Young Africans Need Economic Freedom, Not Lectures About Climate Change

COMMENTARY International Economies

Young Africans Need Economic Freedom, Not Lectures About Climate Change

Jul 3rd, 2013 1 min read
James M. Roberts

Research Fellow For Economic Freedom and Growth

James M. Roberts' primary responsibility is to edit the Rule of Law and Monetary Freedom sections of Index of Economic Freedom.

Speaking to students during his recent trip to Africa, President Obama said that “if everybody is raising living standards to the point where everybody has got a car and everybody has got air conditioning, and everybody has got a big house, well, the planet will boil over—unless we find new ways of producing energy.”

As Heritage has reported, those “new ways of producing energy” are costly, insufficient, and very likely in the distant future—out of reach today for citizens in a region of the world with the lowest average score in the Heritage/Wall Street Journal Index of Economic Freedom. Gaps between sub-Saharan Africa’s freedom scores and some world averages are particularly large—more than 10 points in property rights, corruption, and business freedom.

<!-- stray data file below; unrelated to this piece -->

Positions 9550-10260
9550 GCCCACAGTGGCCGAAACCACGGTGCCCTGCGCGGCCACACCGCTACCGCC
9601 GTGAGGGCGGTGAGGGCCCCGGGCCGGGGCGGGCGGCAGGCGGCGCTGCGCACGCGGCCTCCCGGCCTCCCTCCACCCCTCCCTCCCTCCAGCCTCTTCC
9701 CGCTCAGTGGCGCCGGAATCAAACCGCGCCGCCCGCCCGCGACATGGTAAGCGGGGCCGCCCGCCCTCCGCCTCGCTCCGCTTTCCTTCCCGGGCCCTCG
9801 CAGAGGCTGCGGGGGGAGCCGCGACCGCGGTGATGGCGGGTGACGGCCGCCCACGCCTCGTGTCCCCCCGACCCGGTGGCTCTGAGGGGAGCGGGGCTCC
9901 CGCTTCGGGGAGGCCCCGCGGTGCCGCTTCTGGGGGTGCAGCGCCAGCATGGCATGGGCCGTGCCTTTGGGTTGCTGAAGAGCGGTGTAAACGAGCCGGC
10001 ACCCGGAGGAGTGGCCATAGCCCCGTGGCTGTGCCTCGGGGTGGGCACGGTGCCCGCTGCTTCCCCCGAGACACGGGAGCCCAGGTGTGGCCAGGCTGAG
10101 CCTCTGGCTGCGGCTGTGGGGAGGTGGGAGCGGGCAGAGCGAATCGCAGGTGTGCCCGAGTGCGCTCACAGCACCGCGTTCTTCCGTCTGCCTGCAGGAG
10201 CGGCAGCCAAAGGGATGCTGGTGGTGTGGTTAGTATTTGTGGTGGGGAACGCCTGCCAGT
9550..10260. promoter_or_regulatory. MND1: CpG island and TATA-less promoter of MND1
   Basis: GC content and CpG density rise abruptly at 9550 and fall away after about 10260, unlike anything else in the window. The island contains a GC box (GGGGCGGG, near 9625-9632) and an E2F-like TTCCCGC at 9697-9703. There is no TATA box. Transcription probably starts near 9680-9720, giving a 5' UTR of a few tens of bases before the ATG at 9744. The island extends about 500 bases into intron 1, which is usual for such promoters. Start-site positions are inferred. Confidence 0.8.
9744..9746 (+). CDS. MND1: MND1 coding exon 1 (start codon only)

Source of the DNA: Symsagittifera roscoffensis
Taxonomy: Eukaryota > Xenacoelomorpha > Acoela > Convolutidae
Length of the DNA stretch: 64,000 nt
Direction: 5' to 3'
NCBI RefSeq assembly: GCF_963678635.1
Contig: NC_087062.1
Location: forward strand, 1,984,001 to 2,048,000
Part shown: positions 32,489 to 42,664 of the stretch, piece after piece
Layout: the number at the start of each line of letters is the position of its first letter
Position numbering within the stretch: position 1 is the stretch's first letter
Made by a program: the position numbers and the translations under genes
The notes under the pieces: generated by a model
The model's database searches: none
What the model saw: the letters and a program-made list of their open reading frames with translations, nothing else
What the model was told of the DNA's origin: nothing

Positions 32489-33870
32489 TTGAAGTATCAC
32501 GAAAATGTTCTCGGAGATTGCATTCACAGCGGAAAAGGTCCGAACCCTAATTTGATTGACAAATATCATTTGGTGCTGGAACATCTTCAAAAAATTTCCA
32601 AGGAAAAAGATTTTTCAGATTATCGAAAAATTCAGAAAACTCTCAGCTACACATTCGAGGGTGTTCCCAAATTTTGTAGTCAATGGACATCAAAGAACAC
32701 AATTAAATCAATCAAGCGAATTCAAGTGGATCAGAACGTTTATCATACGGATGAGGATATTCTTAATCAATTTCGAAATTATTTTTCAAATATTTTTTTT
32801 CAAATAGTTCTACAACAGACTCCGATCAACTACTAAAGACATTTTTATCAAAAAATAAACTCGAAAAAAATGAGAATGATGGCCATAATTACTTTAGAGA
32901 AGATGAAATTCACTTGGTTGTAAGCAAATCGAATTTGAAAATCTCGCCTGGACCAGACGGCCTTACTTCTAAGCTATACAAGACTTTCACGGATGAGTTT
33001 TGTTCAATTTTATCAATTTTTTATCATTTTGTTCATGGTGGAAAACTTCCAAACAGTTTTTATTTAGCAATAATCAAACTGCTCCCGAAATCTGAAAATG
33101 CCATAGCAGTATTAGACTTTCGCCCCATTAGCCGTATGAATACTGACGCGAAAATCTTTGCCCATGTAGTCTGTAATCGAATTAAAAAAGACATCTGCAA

In the absence of conditions that foster economic growth—rule of law, abundant and cheap energy, vibrant free-market democracy, and private-sector-led trade and investment—what are those students to do? Must young Africans remain dependent on statist and corrupt governments—watching from the sidelines as they make deals with countries such as China simply to extract their resources and leave them poor?

This piece originally appeared in The Daily Signal